There are some limitations to the present study. First, a self-report screener was used to assess depression versus clinical interview. The PHQ, however, has demonstrated relatively good reliability with diagnosis of independent mental health professionals (Spitzer et al., 1999). The percentage of individuals who screened in for depression (10%) was higher seen in the U.S. National Comorbidity Study (6.6%; Kessler et al., 2007), and lower than a recent study of HIV infected individuals (36% in Bing et al., 2007). However, the present study was not designed, in terms of sampling, to assess the prevalence of depression in the population of individuals with HIV. Second, the study was cross sectional, and longitudinal designs would be more powerful in demonstrating predictive relationships. However, strengths include the relatively large sample enabling us to have enough individuals who screened in for major depression in the cohort to test the study’s hypotheses and the ability to use SEM as an analytic tool. Third, the study focused on depression but did not consider other non-affective variables that may also interfere with the prediction of TRB from social cognitive variables, and may be related to depression, such as alcohol or other substance use/abuse. People with depression may be more likely to use such substances as a way of coping through escape-avoidance coping, and this may in turn, weaken the association between social cognitive variables and TRB1.
Despite the limitations, the data from this analysis are consistent with the hypothesis that depression may weaken the ability of Social Cognitive Theory to predict condom use in sexually active, HIV-infected MSM. Future research should examine this across other models of transmission risk behavior, and should examine this across other health behaviors in different populations. Because depression is a frequent problem in individuals with HIV, it is possible that interventions based on this model or similar models could increase their potency if they were to account for depression as part of the intervention. In HIV, depression is a treatable condition with medications and/or evidenced-based psychotherapies (Olatunji, Mimiaga, O’Cleirigh, & Safren, 2006). Accounting for comorbid psychosocial problems such as depression and other psychosocial problems has been advocated for in HIV prevention intervention research (Koblin et al., 2006; Stall et al., 2003), and the present study extends this literature, highlighting the importance of depression in developing or applying social-cognitive models to predict health behaviors in individuals with HIV.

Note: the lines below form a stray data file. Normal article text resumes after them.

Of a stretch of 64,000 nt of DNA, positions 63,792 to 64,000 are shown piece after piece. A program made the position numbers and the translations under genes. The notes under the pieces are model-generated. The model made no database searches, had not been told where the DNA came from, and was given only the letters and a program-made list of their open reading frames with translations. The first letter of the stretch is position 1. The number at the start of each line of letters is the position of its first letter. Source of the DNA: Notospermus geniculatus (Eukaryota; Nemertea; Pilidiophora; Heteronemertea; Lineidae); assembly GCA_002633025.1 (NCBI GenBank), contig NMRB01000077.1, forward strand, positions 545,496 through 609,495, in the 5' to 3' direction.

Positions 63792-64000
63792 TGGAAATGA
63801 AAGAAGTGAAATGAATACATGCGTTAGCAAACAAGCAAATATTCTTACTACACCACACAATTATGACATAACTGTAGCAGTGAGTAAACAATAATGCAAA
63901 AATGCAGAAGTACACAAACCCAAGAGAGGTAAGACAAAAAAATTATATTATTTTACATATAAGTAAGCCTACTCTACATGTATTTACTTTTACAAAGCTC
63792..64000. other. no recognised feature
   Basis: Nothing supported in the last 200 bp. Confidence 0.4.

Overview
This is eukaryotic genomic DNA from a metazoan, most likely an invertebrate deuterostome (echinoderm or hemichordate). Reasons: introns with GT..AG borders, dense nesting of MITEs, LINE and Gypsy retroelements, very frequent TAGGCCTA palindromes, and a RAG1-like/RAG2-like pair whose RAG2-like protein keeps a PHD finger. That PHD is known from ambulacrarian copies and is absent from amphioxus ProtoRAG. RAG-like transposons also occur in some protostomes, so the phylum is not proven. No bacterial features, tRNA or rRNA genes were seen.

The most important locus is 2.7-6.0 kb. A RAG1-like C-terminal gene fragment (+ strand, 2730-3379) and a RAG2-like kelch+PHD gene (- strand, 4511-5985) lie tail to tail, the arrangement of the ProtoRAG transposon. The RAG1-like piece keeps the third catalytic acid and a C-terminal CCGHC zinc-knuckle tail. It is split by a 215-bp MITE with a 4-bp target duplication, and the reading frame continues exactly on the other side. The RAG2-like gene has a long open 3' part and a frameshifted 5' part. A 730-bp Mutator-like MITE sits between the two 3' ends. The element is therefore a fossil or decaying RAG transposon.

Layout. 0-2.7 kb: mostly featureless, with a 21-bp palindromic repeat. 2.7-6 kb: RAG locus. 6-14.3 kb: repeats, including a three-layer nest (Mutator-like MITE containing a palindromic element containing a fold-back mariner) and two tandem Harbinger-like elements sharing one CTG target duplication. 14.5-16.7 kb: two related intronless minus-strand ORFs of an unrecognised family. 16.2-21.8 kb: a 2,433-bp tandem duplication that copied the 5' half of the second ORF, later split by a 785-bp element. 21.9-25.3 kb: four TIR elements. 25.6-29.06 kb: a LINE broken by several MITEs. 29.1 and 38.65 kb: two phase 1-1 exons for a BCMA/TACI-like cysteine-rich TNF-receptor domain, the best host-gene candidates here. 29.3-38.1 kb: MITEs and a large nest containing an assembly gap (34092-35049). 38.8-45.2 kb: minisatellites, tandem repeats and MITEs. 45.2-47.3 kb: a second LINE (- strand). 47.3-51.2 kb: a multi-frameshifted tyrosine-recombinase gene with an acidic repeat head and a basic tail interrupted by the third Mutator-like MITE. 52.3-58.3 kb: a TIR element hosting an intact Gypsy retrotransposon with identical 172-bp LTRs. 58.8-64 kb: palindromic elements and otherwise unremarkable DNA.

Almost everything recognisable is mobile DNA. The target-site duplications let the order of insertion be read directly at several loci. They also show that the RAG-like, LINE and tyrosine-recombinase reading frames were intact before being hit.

Funding note: This project was funded by grant 5R01MH068746-05 and HRSA grant H97HA01293 to Drs. Kenneth H Mayer and Steven A Safren.
The following manuscript is the final accepted manuscript. It has not been subjected to the final copyediting, fact-checking, and proofreading required for formal publication. It is not the definitive, publisher-authenticated version. The American Psychological Association and its Council of Editors disclaim any responsibility or liabilities for errors or omissions of this manuscript version, any version derived from this manuscript by NIH, or other third parties. The published version is available at www.apa.org/journals/hea
1We wish to thank the anonymous reviewer for articulating this point.